Can a Rational Case Be Made for the Existence of the Soul?

Post Author: Bill Pratt

Yes, it can, and I will be following the arguments of philosopher J. P. Moreland through several blog posts on this topic.  The source for this material is a book called Beyond Death: Exploring the Evidence for Immortality, which was co-authored by Moreland and Gary Habermas. 

So how does Moreland introduce this important topic?  He first introduces us to the two major philosophical camps that have formed around the debate:

Is a human being just composed of matter – a body, a brain, and a central nervous system – or does a person also have an immaterial component called a mind or soul?  Physicalists claim we are only material beings; dualists claim we are composed of both body and soul.  This is a fundamental difference.

What are the practical implications of these two points of view for life after death?   

If we are simply material beings, then when our bodies die, we die because we are our bodies, nothing more, nothing less.  On the other hand, if dualism is true, then we are both bodies and souls.  In this case, with the destruction of the former, it could be true that we continue to exist in a disembodied state indefinitely, or, according to Christianity, while awaiting a new, resurrected body.

Since the soul is something that we cannot see, some people doubt that a rational case can be made for it.  They believe that the only way to believe in the existence of the soul is through blind faith or appeal to revelation.  This viewpoint has even crept into the church.  What ideas have entered our culture to make us think this way about the soul?

Moreland concurs with the philosopher John Hick that strict empiricism and scientism are at the root of our modern skepticism of the existence of the soul.  Strict empiricism is the idea that “something can be a proper object of knowledge if and only if it can be verified with one or more of the five senses.  Seeing is believing, and since the soul appears to be embarrassingly invisible, then we must remain agnostic about its existence.”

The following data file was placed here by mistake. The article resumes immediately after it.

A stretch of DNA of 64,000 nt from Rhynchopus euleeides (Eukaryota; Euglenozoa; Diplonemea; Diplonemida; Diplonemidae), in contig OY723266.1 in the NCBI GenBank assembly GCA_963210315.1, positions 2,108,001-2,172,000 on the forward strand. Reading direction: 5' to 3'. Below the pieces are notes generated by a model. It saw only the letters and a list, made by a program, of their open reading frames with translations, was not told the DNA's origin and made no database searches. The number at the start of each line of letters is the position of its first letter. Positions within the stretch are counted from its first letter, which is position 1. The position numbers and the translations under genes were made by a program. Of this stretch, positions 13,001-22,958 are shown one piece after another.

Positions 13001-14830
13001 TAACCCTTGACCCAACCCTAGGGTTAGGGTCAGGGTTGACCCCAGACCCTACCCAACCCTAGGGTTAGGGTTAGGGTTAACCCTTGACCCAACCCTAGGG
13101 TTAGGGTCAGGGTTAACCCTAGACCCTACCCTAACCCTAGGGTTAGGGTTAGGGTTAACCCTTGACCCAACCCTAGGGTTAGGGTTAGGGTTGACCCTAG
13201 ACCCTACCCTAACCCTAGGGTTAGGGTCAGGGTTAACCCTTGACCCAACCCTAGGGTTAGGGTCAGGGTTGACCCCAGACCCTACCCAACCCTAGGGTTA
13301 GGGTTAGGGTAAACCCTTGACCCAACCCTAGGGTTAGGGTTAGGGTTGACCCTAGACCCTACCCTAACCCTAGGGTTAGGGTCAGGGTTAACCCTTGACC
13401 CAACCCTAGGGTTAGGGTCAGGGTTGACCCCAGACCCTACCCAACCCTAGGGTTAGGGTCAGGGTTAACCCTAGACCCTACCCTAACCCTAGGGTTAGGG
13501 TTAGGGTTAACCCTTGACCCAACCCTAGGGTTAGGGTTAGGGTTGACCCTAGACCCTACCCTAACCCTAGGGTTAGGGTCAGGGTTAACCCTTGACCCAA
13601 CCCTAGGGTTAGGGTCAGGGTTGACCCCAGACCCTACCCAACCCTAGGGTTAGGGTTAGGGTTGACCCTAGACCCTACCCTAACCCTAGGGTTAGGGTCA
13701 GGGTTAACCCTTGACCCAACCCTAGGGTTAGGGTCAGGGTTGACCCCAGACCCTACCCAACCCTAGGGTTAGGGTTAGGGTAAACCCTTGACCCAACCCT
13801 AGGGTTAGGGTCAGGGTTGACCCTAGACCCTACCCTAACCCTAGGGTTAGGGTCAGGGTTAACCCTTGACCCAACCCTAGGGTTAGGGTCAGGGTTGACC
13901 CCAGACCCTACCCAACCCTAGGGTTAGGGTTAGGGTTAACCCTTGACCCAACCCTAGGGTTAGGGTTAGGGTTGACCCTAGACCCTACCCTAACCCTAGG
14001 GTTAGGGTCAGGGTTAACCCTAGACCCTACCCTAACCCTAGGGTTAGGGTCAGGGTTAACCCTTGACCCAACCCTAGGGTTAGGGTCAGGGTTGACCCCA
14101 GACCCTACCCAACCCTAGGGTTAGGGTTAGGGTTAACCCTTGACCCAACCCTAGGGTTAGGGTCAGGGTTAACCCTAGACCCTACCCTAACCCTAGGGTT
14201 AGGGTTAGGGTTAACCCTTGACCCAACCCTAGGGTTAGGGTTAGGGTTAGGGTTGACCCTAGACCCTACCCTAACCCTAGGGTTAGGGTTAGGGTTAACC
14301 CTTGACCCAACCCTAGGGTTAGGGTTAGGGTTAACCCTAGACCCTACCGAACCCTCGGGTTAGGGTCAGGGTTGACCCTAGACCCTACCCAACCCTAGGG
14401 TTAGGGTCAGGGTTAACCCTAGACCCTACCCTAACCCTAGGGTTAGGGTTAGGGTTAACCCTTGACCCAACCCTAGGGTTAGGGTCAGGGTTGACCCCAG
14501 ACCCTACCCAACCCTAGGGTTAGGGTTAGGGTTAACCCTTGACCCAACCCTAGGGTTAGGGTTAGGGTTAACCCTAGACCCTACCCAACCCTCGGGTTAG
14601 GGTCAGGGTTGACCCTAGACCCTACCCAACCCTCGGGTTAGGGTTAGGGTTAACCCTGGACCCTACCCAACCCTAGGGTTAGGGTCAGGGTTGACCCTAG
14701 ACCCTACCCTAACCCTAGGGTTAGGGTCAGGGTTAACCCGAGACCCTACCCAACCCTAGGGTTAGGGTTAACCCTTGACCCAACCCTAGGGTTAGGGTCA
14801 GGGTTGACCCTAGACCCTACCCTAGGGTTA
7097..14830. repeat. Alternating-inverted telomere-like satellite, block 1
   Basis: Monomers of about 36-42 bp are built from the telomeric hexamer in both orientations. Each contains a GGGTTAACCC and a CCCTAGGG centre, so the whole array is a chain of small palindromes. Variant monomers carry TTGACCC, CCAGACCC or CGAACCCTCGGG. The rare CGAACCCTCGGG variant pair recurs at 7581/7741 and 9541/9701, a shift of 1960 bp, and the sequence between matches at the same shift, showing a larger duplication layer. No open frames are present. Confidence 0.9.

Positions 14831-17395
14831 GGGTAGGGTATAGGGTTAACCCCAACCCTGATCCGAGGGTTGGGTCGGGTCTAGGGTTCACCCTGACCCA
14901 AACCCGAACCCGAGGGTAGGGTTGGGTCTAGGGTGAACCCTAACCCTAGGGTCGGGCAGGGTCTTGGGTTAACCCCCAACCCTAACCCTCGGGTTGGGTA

Scientism is the belief that “science is the measure of all things.  A belief is true and reasonable only if it can be tested scientifically – observed, measured, quantified, and so forth.  But here again, the soul does not appear to be an entity that the so-called ideal sciences, physics and chemistry, can quantify and measure.”

But, Moreland argues, in spite of  “the cultural bias toward empiricism and scientism, we believe a very strong case can be made for dualism.”  Indeed, a strong rational case can be made for the existence of the immaterial soul.

In subsequent blog posts, we will explore Moreland’s arguments for dualism and against physicalism.  I hope you’ll stay with me while we dig into this important topic.

  • LeeBowman

    In a previous discussion, Bill mentioned segmenting the brain to see if ‘me’ was then segmented as well. Commenter ‘Time’ responded:

    ”It really depends on where, exactly, “me” is in the brain. Is “me” the entire brain … or is there a specific region of the brain that corresponds to my “identity”

    The following is based on my cursory understanding of brain function, and some conclusions based on same:

    Starting above the brainstem, we have the Cerebellum, which directly controls most [if not all] motor functions. Adjacent are the Temporal Lobes for short term storage of visual and verbal data, as well as olfactory [smell] data.

    Adjacent is the Occipital Lobe contains many sections, including the Visual Cortex, the largest discrete system of the brain, with the Thalamus for input from the eyes, and sections V1 … V4, for image processing.

    Adjacent is the Parietal Lobe for spatial discernment and speech recognition, and the Frontal Lobe, including pre-motor and motor function directing areas. Changes to the frontal lobe have been tied to personality alterations, which are indicative that they may serve to actualize personality, which to me constitutes a coloration of one’s self, rather than one’s self per se. In short [and IMO], all of these areas serve functions which are ancillary to consciousness, and in now-way constitute consciousness itself.

    Since most of the brain is for data processing of input information, for short term memory [storage of sensations and experiences], and for directed motor functions including speech output. The seat of consciousness might well be one small section of the cerebrum, and as ‘seat’ I would regard it as to where the spirit, soul or essence of one’s self interfaces with the brain, in essence, the control center and interface to the vehicular body form. Go here for some intuitive takes on the question:

    I have been out of body (experiments during my early 20’s), and noticed that I had visual perceptions, but somewhat different from ocular visual input by reflected and transmitted light. But what struck me most, was my ability to discern and reason. In fact, my inquisitiveness was at a higher than normal level, as I examined the space around me. My surrounding space itself appeared energy based, or perhaps that was the only aspect of it that was visible to me in that juncture.